Anticancer and apoptotic activities of oleanolic acid are mediated through cell cycle arrest and disruption of mitochondrial membrane potential in HepG2 human hepatocellular carcinoma cells.

Zhu YY, Huang HY, Wu YL - Mol Med Rep (2015)

Apoptotic analysis of HepG2 cells treated with oleanolic acid at various concentrations. (A–D) represent treatment with 0, 5, 25 and 50 µM oleanolic acid, respectively. The distribution of cells undergoing early and late apoptosis, together with cells not undergoing apoptosis (intact cell) and the total extent of apoptosis, was determined in HepG2 cells, following treatment with oleanolic acid, using Annexin V/fluorescein isothiocyanate and propidium iodide flow cytometric analysis. *P<0.05, compared with control.
© Copyright Policy - open-access
Related In: Results  -  Collection

License
Show All Figures
getmorefigures.php?uid=PMC4581805&req=5

f4-mmr-12-04-5012: Apoptotic analysis of HepG2 cells treated with oleanolic acid at various concentrations. (A–D) represent treatment with 0, 5, 25 and 50 µM oleanolic acid, respectively. The distribution of cells undergoing early and late apoptosis, together with cells not undergoing apoptosis (intact cell) and the total extent of apoptosis, was determined in HepG2 cells, following treatment with oleanolic acid, using Annexin V/fluorescein isothiocyanate and propidium iodide flow cytometric analysis. *P<0.05, compared with control.
Mentions: An essential feature of apoptosis is the flipping of phosphatidyl serine (PS) from the inner surface to outer surface of the plasma membrane of the cells. PS is a phospholipid component usually positioned on the cytoplasmic surface of the cell membrane in viable normal cells. When an apoptotic event is induced in a cell, PS is no longer restricted to the cytosolic region of the membrane, but is exposed on the cell surface. As such, PS translocation is considered to be a biochemical marker of apoptosis. Annexin V staining is able to detect PS and may therefore be used for apoptosis analysis. When cells are stained with Annexin V in tandem with propidium iodide, this reagent enters the cell only once the plasma cell membrane has deteriorated. In the current study, flow cytometric analysis revealed that a higher number of Annexin V-positive cells were present in the oleanolic acid-treated HepG2 cells than in the control group (Figs. 3 and 4). The percentage of viable cells was low in the samples treated with lower concentration of oleanolic acid. However, at higher doses (25 and 50 µM), the total number of apoptotic cells significantly increased. The present study confirmed that oleanolic acid induces apoptosis in HepG2 cells.

Bottom Line: Following acridine orange and ethidium bromide staining, treatment with various doses (0, 5, 25 and 50 µM) of oleanolic acid induced typical morphological changes associated with apoptosis, including cell shrinkage, membrane blebbing, nuclear condensation and apoptotic body formation.Oleanolic acid treatment also resulted in fragmentation of nuclear DNA in a dose‑dependent manner, producing the typical features of DNA laddering on an agarose gel.The results also demonstrated that oleanolic acid treatment resulted in a potent loss of mitochondrial membrane potential, which also occurred in a dose‑dependent manner.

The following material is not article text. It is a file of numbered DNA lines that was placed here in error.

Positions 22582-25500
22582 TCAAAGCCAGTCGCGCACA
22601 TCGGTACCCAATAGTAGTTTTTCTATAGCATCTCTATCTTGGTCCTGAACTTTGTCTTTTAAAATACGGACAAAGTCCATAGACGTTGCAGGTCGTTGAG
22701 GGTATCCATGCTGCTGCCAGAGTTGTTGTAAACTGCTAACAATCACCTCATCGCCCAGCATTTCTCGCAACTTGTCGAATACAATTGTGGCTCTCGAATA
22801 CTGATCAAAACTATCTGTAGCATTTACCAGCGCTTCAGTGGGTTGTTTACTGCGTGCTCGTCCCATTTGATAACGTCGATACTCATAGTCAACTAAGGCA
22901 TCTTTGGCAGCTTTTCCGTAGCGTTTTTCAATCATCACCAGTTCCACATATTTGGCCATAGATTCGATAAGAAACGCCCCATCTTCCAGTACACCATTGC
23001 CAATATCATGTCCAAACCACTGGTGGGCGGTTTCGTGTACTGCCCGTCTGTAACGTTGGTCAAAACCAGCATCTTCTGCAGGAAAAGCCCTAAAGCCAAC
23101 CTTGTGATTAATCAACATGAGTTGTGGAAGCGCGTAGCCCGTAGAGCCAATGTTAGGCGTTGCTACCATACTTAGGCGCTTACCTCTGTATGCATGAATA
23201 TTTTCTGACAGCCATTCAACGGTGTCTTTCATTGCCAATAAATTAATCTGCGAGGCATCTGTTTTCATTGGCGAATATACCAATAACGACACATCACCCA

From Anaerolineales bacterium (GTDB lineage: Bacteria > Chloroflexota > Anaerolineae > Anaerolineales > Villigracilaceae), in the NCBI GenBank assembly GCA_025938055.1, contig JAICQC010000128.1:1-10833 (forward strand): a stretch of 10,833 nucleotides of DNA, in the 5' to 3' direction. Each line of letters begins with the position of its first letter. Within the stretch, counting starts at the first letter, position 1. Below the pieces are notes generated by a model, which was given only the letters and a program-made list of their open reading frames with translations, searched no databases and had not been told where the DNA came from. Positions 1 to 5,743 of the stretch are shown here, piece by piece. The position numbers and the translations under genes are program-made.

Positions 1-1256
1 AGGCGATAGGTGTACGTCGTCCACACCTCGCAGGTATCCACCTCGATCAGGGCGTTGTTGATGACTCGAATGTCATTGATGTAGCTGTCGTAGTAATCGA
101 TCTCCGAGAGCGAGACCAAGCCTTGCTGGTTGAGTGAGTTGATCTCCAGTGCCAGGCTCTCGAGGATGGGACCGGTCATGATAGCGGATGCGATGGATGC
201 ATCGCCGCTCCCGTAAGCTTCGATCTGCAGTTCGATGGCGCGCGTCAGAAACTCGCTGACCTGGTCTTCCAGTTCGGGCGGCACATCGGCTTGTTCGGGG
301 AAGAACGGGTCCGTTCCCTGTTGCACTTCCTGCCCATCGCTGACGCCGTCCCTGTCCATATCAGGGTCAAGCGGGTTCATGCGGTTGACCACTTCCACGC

View Article: PubMed Central - PubMed

Affiliation: Liver Center, The First Affiliated Hospital of Fujian Medical University, Fuzhou, Fujian 350005, P.R. China.

ABSTRACT
Hepatocellular carcinoma (HCC) is an aggressive form of cancer, with high rates of morbidity and mortality, a poor prognosis and limited therapeutic options. The objective of the present study was to demonstrate the anticancer activity of oleanolic acid in HepG2 human HCC cells. Cell viability was evaluated using an MTT assay, following administration of various doses of oleanolic acid. The effect of oleanolic acid on cell cycle phase distribution and mitochondrial membrane potential was evaluated using flow cytometry with propidium iodide and rhodamine‑123 DNA‑binding cationic fluorescent dyes. Fluorescence microscopy was employed to detect morphological changes in HepG2 cells following oleanolic acid treatment. The results revealed that oleanolic acid induced a dose‑dependent, as well as time‑dependent inhibition in the growth of HepG2 cancer cells. Following acridine orange and ethidium bromide staining, treatment with various doses (0, 5, 25 and 50 µM) of oleanolic acid induced typical morphological changes associated with apoptosis, including cell shrinkage, membrane blebbing, nuclear condensation and apoptotic body formation. Cell cycle analysis revealed that oleanolic acid induced cell cycle arrest in HepG2 cells at the sub‑G1 (apoptotic) phase of the cell cycle, in a dose‑dependent manner. Staining with Annexin V‑fluorescein isothiocyanate and propidium iodide revealed that apoptosis occurred early in these cells. Oleanolic acid treatment also resulted in fragmentation of nuclear DNA in a dose‑dependent manner, producing the typical features of DNA laddering on an agarose gel. The results also demonstrated that oleanolic acid treatment resulted in a potent loss of mitochondrial membrane potential, which also occurred in a dose‑dependent manner. Therefore, oleanolic acid may be used as a therapeutic agent in the treatment of human HCC.

Show MeSH
Related in: MedlinePlus